Saturday, July 28, 2012

Finding The Past

The idea behind this vacation was two-fold: I would get to see the places my ancestors are from and my wife would get to visit battlefields and other such "exciting" stuff. There would be castles, wine and chocolate. What's not to love (other than the battlefields and other such "exciting" stuff)?

We flew into Frankfurt on Monday the 16th. We had reserved a Ford Focus, but got upgraded to a small tank. Why we would want such a car in the last of tiny roads and tinier parking place is beyond me. But I am not experienced at driving a stick (I can do it, but I am not super comfortable with it), so this was apparently our only option.

We stayed that night at a place in Griesheim and got up first thing Tuesday morning to head to Herrlisheim, Rohrwiller and Sessenheim. Herrlisheim is the city my family originates from in the Alsace, though they moved from there to Rohrwiller and then Sessenheim before immigrating to the U.S. Herrlisheim was nearly completely (about 80%) destroyed in World War II, so there wasn't a lot old to see there, though I did find one interesting memorial crucifix on the edge of town heading toward Offendorf dating from 1775 for a Johannes Schohn and his wife Catherine Hermann.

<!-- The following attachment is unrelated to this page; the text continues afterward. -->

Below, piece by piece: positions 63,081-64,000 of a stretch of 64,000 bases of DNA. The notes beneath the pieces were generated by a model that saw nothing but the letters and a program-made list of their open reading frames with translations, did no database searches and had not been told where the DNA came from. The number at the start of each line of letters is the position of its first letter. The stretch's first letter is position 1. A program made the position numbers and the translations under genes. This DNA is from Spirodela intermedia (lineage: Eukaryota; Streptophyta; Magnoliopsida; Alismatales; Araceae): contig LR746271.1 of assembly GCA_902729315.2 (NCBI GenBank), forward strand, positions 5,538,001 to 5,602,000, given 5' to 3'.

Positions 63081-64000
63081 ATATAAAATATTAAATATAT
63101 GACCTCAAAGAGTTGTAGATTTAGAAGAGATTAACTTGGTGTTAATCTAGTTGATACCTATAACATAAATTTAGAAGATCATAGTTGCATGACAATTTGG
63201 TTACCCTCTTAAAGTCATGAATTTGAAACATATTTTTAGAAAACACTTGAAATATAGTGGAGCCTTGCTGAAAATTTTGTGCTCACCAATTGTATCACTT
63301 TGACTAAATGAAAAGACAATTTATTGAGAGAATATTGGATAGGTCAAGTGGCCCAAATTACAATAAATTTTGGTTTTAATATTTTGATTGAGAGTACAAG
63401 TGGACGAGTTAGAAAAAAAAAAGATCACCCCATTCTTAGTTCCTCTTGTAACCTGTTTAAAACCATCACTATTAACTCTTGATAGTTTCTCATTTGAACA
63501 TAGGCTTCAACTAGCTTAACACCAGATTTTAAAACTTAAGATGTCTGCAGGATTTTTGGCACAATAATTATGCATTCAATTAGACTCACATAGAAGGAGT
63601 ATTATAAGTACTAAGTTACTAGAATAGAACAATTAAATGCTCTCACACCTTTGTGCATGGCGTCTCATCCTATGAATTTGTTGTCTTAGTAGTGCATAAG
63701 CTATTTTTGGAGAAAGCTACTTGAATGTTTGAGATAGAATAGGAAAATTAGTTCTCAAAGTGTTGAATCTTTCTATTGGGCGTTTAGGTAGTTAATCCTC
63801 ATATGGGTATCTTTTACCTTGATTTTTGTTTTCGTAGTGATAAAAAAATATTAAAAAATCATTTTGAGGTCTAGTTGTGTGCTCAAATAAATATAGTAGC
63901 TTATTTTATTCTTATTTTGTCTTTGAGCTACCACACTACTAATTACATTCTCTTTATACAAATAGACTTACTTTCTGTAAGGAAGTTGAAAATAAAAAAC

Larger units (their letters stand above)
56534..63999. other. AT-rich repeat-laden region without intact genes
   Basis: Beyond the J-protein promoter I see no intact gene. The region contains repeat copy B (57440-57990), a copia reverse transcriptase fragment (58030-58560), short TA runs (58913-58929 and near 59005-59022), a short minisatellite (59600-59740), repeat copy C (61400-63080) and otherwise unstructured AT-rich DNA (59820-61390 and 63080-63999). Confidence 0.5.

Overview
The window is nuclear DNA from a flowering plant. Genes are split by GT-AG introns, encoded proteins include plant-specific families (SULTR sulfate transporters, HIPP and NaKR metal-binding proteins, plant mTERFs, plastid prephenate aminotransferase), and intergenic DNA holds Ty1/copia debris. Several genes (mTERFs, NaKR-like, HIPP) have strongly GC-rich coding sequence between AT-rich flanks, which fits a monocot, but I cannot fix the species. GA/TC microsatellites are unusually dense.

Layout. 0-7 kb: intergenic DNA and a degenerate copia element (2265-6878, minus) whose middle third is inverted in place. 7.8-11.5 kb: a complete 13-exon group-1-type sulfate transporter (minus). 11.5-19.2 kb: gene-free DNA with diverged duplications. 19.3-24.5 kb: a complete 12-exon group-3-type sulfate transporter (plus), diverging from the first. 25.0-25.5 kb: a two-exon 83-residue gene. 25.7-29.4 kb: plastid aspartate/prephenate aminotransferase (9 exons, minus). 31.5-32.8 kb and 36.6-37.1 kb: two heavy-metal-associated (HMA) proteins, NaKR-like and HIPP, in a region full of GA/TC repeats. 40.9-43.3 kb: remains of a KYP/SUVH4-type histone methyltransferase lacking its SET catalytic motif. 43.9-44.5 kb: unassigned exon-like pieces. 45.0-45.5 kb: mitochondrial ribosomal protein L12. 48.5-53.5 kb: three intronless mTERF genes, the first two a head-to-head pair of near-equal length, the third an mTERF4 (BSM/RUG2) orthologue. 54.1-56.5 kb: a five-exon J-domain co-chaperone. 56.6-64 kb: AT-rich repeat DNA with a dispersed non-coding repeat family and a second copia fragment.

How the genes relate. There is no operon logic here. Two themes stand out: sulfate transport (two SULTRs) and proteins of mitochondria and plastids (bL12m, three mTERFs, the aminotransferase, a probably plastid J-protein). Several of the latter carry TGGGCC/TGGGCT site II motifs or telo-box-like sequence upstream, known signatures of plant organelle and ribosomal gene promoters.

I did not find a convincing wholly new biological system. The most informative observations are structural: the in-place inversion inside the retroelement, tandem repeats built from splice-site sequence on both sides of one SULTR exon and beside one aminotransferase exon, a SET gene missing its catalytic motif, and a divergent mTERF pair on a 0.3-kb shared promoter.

In Sessenheim, I got to see the church where my family worshiped before they immigrated to the U.S. I couldn't go inside that day because weirdly, BOTH the Catholic and Protestant Churches in town were having funerals at the exact same time. I guess even in a small town, you had to choose between whose funeral you would attend. Makes me wonder if there is a Hatfields and McCoys thing going on.

The first picture is of the Catholic church. The second shows the domed Lutheran church from the Catholic not a lot of distance between those two funerals...

With all of this visiting the places my ancestors were from, much of this trip has resulted in some interesting issues of identity for me. My mom was mostly Indian, with a bit of German tossed in to make it interesting. My dad, as far as I have always believed, was 100% German. My last name too was 100% German. Or so I thought.

My granddad had always been clear that his family came from the Alsace. But the language he grew up speaking was German, the foods he cooked were German. He said he was German.

The Alsace, of course, is in France. But the area has a complicated history, going back and forth from Germany to France. The people there now consider themselves French. My relatives there consider themselves Alsacian and French. Not German.

Turns out, my last name is not German. It is Alsacian. And while the Alsacian language, food and culture are Germanic, they do not consider themselves to be German.

I am still a good bit German. Like I said, my mother had German ancestry. And my dad's father's mother was Bavarian. My dad's mother, near as I can tell from her genealogy, was also German. But at this point, who knows?

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